Archive for the ‘branding’ Category

Activate Your Vagus Nerve!

February 28, 2010

CBC radio on Sundays can be so satisfying. Norah Young on Spark had an interesting piece on personal branding. I like to think of kulturbot as an exercise in impersonal un-branding, but Anand Giridharadas’ thoughts on the the fervent need to style and profile online were very interesting.  While it is interesting that Giridharadas links the personal branding trend to the shift in the global economy to a more precariously situated workforce, I disagree that “For those who bemoan the scriptedness of public officials or the brainwashing of corporate advertising, personal brands can be deliverance”.  Is personal branding not a way to apply the form-over-content approach of corporate identity construction to the level of individuals? In this sense, the trend signals an incursion of corporate culture into ever more personal dimensions of social life. What interests me is the possibility to co-opt branding strategies and use then against themselves.

Mary Hynes also had an interesting conversation on Tapestry with Dacher Keltner, a Princeton researcher who studies human kindness. Given the hegemonic uses to which cynical discourses on the “innate” selfishness and violence of human nature are put, investigations such as Keltner’s offer a refreshing counterpoint.

Our research and that of other scientists suggest that activation of the vagus nerve is associated with feelings of caretaking and the ethical intuition that humans from different social groups (even adversarial ones) share a common humanity. People who have high vagus nerve activation in a resting state, we have found, are prone to feeling emotions that promote altruism—compassion, gratitude, love and happiness.” Dacher Keltner in Scientific America.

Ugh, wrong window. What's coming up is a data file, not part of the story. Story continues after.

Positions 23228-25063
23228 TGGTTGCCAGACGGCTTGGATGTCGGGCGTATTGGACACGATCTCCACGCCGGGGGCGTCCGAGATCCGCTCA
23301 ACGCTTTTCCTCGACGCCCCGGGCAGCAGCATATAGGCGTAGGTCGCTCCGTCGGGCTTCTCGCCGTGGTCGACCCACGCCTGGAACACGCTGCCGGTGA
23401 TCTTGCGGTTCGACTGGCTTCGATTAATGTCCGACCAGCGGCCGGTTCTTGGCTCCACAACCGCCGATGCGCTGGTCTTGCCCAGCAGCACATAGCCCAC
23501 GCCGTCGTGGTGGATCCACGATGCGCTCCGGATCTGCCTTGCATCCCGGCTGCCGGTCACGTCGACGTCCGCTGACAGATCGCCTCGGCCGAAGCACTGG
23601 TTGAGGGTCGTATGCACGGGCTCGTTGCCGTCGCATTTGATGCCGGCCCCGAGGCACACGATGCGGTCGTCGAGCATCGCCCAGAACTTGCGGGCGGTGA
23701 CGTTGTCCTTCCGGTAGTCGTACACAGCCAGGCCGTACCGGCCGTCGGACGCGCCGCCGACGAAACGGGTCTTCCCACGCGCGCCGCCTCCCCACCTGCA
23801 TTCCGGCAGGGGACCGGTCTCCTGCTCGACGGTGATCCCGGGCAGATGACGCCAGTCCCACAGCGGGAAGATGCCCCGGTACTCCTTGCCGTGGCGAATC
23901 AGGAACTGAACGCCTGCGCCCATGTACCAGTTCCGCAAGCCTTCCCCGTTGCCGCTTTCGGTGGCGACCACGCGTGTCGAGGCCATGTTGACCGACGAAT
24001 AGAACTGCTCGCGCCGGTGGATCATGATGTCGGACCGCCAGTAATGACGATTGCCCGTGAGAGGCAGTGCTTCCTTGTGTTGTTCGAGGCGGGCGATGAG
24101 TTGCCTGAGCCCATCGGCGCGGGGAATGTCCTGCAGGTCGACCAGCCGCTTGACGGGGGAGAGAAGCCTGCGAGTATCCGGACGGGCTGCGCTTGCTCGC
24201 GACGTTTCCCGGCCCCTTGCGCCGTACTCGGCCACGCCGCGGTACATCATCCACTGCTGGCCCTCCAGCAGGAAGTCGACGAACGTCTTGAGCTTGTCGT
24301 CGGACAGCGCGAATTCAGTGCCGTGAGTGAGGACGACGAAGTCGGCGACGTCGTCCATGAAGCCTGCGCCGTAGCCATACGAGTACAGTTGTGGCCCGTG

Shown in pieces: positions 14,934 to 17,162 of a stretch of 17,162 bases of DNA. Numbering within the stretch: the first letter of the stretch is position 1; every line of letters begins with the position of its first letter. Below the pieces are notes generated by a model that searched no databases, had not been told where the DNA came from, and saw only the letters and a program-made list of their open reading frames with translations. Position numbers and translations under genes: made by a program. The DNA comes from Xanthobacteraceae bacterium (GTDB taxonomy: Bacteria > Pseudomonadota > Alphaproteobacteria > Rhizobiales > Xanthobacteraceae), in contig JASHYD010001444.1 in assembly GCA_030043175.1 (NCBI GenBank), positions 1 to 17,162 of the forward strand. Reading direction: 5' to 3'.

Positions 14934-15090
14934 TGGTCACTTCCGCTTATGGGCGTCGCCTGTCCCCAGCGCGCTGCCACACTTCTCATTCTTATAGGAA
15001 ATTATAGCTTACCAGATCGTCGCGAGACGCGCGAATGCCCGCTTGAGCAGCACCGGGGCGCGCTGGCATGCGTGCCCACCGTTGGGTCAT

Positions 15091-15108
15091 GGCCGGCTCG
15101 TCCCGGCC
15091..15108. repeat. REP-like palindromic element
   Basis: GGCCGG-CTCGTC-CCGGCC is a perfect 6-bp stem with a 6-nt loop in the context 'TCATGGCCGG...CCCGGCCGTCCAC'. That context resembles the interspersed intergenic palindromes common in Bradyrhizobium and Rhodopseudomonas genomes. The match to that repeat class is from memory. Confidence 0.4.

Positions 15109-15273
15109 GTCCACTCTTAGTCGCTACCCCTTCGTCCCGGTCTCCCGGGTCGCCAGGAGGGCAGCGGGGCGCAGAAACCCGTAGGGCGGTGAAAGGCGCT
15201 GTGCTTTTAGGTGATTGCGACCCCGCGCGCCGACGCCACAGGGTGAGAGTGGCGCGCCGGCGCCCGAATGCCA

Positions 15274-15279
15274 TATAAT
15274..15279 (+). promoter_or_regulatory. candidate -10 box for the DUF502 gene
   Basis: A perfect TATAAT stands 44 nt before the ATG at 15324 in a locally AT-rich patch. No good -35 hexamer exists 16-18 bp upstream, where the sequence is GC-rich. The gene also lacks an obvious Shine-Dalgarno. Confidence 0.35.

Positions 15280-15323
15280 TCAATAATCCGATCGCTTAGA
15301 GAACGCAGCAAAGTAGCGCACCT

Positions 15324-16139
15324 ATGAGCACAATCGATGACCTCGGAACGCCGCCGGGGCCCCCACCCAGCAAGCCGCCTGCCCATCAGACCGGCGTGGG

The idea that there is an inherently altruistic side to human nature runs contrary to a great deal of popular entertainment that tends to support a darker view of human nature. I was simultaneously impressed and disturbed, for instance, with the ideological use to which Martin Scorsese employs reflections on human violence in his new film Shutter Island. The scene in which De Caprio’s character is talking to the guard in a jeep makes an argument for the innately violent tendencies of human nature in a particularly unsettling and effective way, with the guard suggesting that DeCaprio would bite his eye out given the proper circumstances, then patting him on the back like a baseball coach before DeCaprio makes his final assault on the lighthouse.

"I'll teach that shrink to mess with my vagus nerve!"

The inversion at the end of the film (spoiler warning) where we find out that DeCaprio actually is violent and deluded reinforces the idea that humans, like inmates in a facility for the criminally insane, are in need of systematic guidance and control. This Hobbesian discourse needs to be interrogated for the manner in which fear of ourselves and each other is employed to justify systematic exploitation. Keltner’s investigations are a noteworthy movement in this direction.